Four people have been cleared of causing criminal damage after the statue of slave master Edward Colston was toppled and thrown into Bristol harbour.
Rhian Graham, 29, Milo Ponsford, 25, Jake Skuse, 32, and Sage Willoughby, 21, were accused of criminal damage after the controversial statue of Edward Colston was rolled and dragged into the water during 2020 Black Lives Matter protests in Bristol
The so-called ‘Colston 4’ were the only people to stand trial at Bristol Court Crown following events that made global headlines on June 7 2020, when the statue of the notorious slave trader was pulled from its plinth and dragged into the water during Black Lives Matter protests in the city on June 7, 2020.
Rhian Graham, Milo Ponsford, Jake Skuse, and Sage Willoughby, were arrested and charged.
Six others accepted conditional police cautions for their part in the incident.
All four had denied the charge.
The four have been cleared at Bristol Crown Court of criminal damage for pulling down a statue of slave trader Edward Colston during a Black Lives Matter protest in June 2020.
The statue was toppled and thrown in Bristol harbour ( Image: PA)
Over the course of the trial that started on December 13, Bristol’s history and the horrors of the transatlantic slave trade and its lasting legacy of racism were laid bare, with renowned historian David Olusoga among the expert witnesses called.
Barristers for the four defendants stated that Colston’s statue was “offensive” and a “racist hate crime” and that its toppling during a Black Lives Matter march came in the wake of at least three decades of campaigning for its removal.
There were loud cheers from the packed public gallery after the not guilty verdicts were returned.
The four defendants laughed with relief as the verdicts were returned and hugged the many supporters that were waiting outside of court when they were released from the dock.
In a broadcast following the verdict, the four defendants thanked their “wonderful” witnesses and donators to the crowdfunder, their family and friends.
“One thing we know now is that Colston does not represent Bristol,” Rhian said.
All four defendants admitted their involvement but denied their actions were criminal, claiming the statue itself had been a hate crime against the people of Bristol.
They chose to have the case heard by a jury at Bristol Crown Court, even though it could have been dealt with by a magistrate.
Tom Wainwright, for Mr Ponsford, raised the question of costs being repaid to the defendants following their acquittal but Judge Peter Blair QC questioned whether such an application was appropriate in light of the high-profile support the defendants have received.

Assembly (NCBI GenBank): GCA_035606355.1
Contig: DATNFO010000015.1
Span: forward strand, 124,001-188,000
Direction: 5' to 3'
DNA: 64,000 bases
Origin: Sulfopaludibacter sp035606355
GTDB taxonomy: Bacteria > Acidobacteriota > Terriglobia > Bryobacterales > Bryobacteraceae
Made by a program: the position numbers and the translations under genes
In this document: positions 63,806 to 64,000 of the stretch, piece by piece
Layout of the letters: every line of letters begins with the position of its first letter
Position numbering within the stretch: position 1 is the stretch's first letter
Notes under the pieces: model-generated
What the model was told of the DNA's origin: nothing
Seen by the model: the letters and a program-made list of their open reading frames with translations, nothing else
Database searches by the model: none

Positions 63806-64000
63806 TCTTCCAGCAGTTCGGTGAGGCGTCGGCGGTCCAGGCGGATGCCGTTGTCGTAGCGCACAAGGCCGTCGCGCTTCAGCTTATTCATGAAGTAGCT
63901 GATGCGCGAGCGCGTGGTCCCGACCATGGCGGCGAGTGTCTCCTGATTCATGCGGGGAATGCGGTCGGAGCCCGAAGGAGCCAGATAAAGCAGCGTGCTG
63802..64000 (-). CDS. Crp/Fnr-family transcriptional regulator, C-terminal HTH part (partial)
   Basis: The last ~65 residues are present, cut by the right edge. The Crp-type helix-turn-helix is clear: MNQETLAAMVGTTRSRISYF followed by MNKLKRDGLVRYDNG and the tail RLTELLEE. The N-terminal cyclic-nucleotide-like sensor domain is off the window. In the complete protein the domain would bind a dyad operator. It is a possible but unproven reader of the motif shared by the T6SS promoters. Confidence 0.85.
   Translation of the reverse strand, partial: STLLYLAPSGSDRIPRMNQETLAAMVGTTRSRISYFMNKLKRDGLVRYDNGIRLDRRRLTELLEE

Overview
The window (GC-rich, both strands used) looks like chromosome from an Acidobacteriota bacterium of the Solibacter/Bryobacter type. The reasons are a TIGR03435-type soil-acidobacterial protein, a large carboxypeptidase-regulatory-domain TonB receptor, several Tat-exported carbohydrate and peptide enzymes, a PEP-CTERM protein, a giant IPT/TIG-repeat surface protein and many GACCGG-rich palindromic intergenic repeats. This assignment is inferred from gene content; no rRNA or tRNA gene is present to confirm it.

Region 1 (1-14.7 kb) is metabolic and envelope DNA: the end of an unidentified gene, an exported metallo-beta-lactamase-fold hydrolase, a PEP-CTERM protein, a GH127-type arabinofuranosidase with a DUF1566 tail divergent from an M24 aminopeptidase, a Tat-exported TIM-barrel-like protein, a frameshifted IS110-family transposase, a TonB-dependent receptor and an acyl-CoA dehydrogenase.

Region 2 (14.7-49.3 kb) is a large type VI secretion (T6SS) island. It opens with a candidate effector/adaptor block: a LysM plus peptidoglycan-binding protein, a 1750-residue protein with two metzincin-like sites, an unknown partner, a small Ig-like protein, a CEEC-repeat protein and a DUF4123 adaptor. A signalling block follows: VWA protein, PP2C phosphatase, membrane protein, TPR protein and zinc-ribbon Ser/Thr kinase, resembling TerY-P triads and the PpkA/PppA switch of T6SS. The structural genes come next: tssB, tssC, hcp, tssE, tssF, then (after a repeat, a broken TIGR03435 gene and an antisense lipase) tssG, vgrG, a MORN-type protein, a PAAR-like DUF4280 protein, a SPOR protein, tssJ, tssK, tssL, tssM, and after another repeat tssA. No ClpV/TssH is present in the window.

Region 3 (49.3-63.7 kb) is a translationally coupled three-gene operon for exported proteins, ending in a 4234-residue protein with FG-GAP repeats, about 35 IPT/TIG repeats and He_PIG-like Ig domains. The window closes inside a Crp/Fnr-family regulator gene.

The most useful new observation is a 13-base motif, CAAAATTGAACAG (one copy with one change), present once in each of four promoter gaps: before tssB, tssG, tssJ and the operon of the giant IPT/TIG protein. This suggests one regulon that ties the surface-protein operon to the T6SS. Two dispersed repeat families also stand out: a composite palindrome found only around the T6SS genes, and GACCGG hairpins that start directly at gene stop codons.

Artist Banksy designed a limited edition t-shirt, pledging the funds raised to the defendants’ cause.
The prosecution argued the case was a matter of straight forward criminal damage, and who Colston had been was “irrelevant”.
But the barristers for all four defendants argued Colston and his legacy was vital to deciding the case.
The court heard Colston was involved in the enslavement and transportation of over 80,000 people, of which almost 10,000 were children.
An estimated 19,000 died on ships bound for the Caribbean and the Americas.
Over the course of the two-week trial, the court heard there had been campaigns in Bristol to have the statue removed dating back to the 1920s.
Historian Professor David Olusoga OBE gave the jury the grim reality of the 17th-century trade which enslaved millions of African people.
The professor, an award-winning author and broadcaster, told the court Colston was involved with the Royal African Company, which was a prime mover in transporting African people across the Atlantic to be enslaved in British colonies.
He told the court: “Edward Colston became a shareholder and then one of 24 leading members of the company.
“Towards the end of his 12-year involvement, he became the company’s deputy governor and was heavily involved in the company.”
Professor Olusoga told the jury, Africans were seen as “unpeople” or outside the protection of English law and therefore could be subject to heavy punishment, mutilation and destruction.
Some 3,000 to 20,000 enslaved Africans were taken to Bristol as possessions, he said, and slave ship captains were given a bonus scheme to bring enslaved people into the UK for sale.
The idea the statue was erected by the citizens of Bristol was misleading, the professor said, as evidence suggested it was funded by an elite.
A statement was read in court by Gloria Daniel who talked about the plight of her ancestors and how the statue remaining in place for so long has was “shameful”.
It read: “The world had witnessed the public execution of George Floyd and we had finally arrived at a place in history where people would no longer tolerate the continuing dehumanisation of black people.”
In 2017, a petition was drawn up on the 38 degrees website calling for the removal of the statue.